A short policy pamphlet, December, 2016.

Housing in the Viable Economy
October, 2016

So what would we do? Towards an alternative strategy for the city region

so-what-front-pageDownload the Working Paper here

It is easy to be critical. We are critical of the way our city and regional leaders have generally tackled the difficult problem of economic, social and environmental viability. We see their approach as based on a fundamentally flawed model that puts the economy first and attempts to restore economic growth to our post-industrial city region in the context of a competitive global order. No doubt this is motivated by concern for the people of the city region, their livelihoods and the future of them and their children, but we question whether the strategies will lead to improvements in overall social, economic and environmental well-being.
Of related interest: A short reading list of critical resources on city-regional and other localised economies.

WHAT WORKS? Make it as easy as possible for people to change what they do..?

Read the lay person’s guide which was the conference presentation.

Or the academic paper Communicating Climate Change in the Greater Manchester Region: a whole systems approach to change

Written for World Symposium on Climate Change Communication, Manchester, UK, 22nd-24th February 2017. The paper explores what Steady State Manchester is learning from public health and asks how this may contribute to the work of other climate change communicators. Briefly it covers:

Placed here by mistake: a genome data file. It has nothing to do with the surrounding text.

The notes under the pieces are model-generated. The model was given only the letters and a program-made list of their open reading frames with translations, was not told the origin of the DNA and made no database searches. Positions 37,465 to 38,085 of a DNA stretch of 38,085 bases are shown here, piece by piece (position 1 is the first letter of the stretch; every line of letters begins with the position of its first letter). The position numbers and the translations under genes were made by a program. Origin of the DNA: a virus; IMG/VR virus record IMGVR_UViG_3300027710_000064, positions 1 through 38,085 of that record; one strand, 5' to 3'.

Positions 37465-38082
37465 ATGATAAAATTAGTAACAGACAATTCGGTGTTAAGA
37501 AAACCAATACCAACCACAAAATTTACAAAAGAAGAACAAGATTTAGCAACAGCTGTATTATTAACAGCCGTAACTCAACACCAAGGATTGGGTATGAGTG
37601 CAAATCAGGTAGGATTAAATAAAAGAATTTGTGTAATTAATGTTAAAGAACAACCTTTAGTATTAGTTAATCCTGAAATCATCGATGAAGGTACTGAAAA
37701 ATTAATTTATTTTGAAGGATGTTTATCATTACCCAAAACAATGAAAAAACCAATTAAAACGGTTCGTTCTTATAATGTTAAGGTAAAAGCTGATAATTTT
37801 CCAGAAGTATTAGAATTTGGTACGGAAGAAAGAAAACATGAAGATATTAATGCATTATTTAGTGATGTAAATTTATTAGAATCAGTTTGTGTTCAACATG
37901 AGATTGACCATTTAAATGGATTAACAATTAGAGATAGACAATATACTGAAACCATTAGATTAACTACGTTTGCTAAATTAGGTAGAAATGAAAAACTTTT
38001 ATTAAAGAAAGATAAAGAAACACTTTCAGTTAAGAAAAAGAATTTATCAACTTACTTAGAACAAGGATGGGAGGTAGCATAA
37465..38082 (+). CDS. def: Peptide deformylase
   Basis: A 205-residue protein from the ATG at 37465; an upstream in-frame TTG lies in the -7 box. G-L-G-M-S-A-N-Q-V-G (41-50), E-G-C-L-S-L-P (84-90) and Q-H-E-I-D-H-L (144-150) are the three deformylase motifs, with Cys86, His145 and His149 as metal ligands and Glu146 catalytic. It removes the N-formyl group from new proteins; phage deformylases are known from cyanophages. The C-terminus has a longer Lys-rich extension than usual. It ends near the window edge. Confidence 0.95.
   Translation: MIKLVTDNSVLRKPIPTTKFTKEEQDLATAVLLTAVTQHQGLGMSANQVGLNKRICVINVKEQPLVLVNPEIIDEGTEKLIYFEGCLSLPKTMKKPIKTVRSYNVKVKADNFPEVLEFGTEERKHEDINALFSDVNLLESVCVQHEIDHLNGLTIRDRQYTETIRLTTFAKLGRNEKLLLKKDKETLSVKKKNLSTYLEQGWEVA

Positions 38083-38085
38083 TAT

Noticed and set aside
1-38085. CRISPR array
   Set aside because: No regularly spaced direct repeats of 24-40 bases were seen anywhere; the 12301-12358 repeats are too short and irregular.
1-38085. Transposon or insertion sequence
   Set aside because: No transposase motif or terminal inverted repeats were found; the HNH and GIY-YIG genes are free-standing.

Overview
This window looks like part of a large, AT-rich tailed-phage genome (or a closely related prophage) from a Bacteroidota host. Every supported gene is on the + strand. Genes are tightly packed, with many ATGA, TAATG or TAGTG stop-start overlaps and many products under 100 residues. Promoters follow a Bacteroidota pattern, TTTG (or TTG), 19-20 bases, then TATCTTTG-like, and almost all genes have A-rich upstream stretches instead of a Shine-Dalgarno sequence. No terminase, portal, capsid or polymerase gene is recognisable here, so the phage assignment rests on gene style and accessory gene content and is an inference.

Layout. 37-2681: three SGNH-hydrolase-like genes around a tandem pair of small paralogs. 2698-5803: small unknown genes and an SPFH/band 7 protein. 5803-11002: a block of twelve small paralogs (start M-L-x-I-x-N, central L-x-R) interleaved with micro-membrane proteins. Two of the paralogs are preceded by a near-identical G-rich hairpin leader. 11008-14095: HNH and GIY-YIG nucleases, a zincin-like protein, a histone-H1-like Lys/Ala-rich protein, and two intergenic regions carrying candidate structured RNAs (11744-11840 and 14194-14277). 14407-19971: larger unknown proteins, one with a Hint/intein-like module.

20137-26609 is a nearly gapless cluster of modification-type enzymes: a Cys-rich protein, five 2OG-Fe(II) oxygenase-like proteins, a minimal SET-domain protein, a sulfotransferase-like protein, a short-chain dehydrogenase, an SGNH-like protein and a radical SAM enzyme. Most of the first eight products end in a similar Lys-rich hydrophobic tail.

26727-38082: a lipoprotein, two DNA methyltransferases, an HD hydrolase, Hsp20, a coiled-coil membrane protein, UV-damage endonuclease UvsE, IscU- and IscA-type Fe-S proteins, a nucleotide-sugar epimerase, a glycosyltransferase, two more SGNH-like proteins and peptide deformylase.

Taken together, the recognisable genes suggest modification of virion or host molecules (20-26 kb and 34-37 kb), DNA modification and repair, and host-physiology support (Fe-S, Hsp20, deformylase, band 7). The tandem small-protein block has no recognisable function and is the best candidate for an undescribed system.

• How Public Health workers have
    • wrestled with changing behaviour for decades;
    • learned costly, time-consuming lessons – which work!
    • evolved from health “educators” into health “promoters
  •  Steady State Manchester’s work and  how  an ecological public health model helpfully informs its practice

Universal Basic Income – a participative ‘learn-in’.                                                            

Steady State Manchester and the Social Change and Community Wellbeing research group at MMU held a ‘learn in’ about UBI on September 8th  2016.  People came from all sorts of organisations  (or from none) and with different background knowledge of UBI. universal-basic-income-learn-in-summary

In Place of Pay Inequality is a detailed study by Steady State Manchester and Equality NW into the pay policies of Local Authorities in the North West.  March, 2014.  Launch, April 2, 2014
“It is rigorous, highlights important info well, well written and theoretically ground-breaking in terms of bringing together SSE, social value and equity issues.”
The report also explores,
– How public sector pay policies might play a leading role in making Manchester a more equal place.